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    This is great stuff. I think that to differentiate between absolute pitch and the prodigal version of it is useful. I see it as hard to achieve a level where different tones are described to be different like different colors through training, but what your are doing is slightly different. There is a societal notion that one can achieve any level of skill through hard work, but I think it is wrong. There must be a reason why the Coltranes, Davises, Mozarts and so forth are so very rare. Apr 6, 2014 at 20:49
  • I'd suggest the reason for prodigious rarity is that not a lot of people are willing to put in the work! And it's worth noting that the people you mention as being truly anomalous both attained a high level of skill and caused an artistic paradigm shift. In his most influential years, many trumpeters could outplay Miles, but that's not what he was known for. :-) I know many jazz and classical musicians who became what they are because they put in the work in high school and college, regardless of PP possession. (My comment on that was in reference to seeing AP acquisition as an exception.)
    – NReilingh
    Apr 6, 2014 at 23:33
  • I am not as naive to think that anyone at a high level has not put in a lot of work. But the drive to put in the work has to come from somewhere too... I do not believe that anyone can play in a symphonic orchestra at professional level due to psychological and physiological (hence in part genetic) reasons. Anyone can improve their musical abilities and get great pleasure from it though. I think it is important to try to estimate the realistic goals before doing anything. The "anything is possible" mindset can lead to a lot of disappointments and failed attempts. Apr 7, 2014 at 7:41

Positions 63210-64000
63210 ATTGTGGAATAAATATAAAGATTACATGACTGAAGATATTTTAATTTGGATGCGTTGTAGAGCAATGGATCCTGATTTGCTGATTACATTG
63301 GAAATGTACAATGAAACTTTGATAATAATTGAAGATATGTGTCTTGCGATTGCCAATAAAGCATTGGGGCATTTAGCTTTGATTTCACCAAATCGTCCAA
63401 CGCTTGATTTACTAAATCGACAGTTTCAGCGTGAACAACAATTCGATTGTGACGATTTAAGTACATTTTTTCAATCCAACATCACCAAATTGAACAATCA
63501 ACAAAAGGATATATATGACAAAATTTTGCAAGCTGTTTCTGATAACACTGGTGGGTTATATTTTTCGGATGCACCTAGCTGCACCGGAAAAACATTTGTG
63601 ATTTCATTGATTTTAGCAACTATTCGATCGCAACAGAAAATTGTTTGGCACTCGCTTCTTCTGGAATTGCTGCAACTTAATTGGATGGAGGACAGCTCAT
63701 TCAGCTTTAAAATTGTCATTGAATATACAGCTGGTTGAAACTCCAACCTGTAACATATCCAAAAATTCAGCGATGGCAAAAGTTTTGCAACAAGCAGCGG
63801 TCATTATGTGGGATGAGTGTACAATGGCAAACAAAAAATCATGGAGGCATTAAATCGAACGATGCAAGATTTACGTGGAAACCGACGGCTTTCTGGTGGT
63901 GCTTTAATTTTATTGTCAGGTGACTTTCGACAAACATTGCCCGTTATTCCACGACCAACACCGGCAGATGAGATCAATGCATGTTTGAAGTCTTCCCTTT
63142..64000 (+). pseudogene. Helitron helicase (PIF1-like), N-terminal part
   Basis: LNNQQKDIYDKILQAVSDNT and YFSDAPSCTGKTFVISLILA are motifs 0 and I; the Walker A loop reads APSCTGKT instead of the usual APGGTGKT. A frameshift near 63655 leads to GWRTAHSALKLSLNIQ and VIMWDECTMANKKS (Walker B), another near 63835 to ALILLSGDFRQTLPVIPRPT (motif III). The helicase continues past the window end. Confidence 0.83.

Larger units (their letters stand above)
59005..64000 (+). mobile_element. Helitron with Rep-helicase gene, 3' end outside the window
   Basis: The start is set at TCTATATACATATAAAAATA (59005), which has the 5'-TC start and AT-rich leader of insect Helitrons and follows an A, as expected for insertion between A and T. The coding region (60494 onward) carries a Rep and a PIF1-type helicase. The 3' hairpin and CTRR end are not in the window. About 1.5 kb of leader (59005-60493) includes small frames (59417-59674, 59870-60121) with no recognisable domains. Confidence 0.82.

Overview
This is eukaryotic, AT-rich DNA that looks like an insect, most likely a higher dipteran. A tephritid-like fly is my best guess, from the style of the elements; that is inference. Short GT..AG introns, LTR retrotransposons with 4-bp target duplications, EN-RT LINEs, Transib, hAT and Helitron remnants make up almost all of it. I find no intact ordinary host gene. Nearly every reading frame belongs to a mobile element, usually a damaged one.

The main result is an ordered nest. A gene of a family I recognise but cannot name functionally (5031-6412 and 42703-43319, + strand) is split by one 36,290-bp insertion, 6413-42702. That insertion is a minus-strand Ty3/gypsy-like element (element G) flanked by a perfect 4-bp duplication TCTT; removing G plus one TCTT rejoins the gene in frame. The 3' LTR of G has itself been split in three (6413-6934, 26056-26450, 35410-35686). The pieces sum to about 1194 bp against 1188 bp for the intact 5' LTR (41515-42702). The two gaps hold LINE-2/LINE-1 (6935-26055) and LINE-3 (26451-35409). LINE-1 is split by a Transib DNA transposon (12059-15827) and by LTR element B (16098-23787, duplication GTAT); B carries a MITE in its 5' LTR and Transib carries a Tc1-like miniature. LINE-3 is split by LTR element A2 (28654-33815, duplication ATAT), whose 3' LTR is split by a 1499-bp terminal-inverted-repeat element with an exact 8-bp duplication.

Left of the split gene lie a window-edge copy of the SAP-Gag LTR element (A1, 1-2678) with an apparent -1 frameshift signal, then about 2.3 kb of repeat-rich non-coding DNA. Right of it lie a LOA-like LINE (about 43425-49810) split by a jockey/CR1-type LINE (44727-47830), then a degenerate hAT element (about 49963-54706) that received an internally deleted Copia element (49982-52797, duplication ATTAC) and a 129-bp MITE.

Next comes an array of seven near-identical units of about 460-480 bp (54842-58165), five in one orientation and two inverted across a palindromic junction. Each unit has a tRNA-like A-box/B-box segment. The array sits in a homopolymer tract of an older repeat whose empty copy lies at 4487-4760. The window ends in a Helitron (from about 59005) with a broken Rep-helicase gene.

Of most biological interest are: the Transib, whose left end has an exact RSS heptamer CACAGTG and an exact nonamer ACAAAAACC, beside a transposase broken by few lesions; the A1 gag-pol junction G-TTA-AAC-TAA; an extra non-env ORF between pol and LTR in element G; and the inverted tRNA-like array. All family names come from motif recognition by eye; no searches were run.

• Good answer, good content, and I agree with a lot of your thoughts. Hearing is very underdeveloped in the US, and it is not surprising that there are no standardized techniques for AP as there are for RP. Apr 7, 2014 at 14:09
  • Hi, I'm reading it 3 years later. Have you made any new discoveries or a training plan to acquire perfect pitch by adults? Mar 18, 2017 at 21:57

Before the discussions here, I thought that absolute pitch (AP from now on) was a given from birth to some lucky (or unlucky in some cases) individuals. From discussions and reading up on the subject, my understanding now is that it is related to early exposure to pitches and meaning attached to them. This could be childhood musical training, or languages like Chinese, where pitch determines the meaning of some words.

Just like children up to a certain age are very receptive to langauage, it seems as at a certain stage in development the brain is more aware of pitch. This ability is then lost, as other functions take over. (This is simplified, but so is my understanding.) Just like a child can learn several languages at an early age relatively effortless, but will struggle more without achieving e.g. the same pronunciation later in life, AP reached through training at an early age will outdo training as an adult.

The Wikipedia article states that no cases of AP achieved by adults have been documented.

As I understood the subject, the answer to the question is no, AP can not be achieved by training as an adult. It can be improved, but not reach the levels of those that "always" had the ability.

There is some discussion about this in the fascinating Musicophilia book by Oliver Sacks.

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    There is recent research that indicates that even those that self-identify as having the ability to perceive absolute pitch actually don't. news.uchicago.edu/article/2013/06/11/… Apr 6, 2014 at 5:03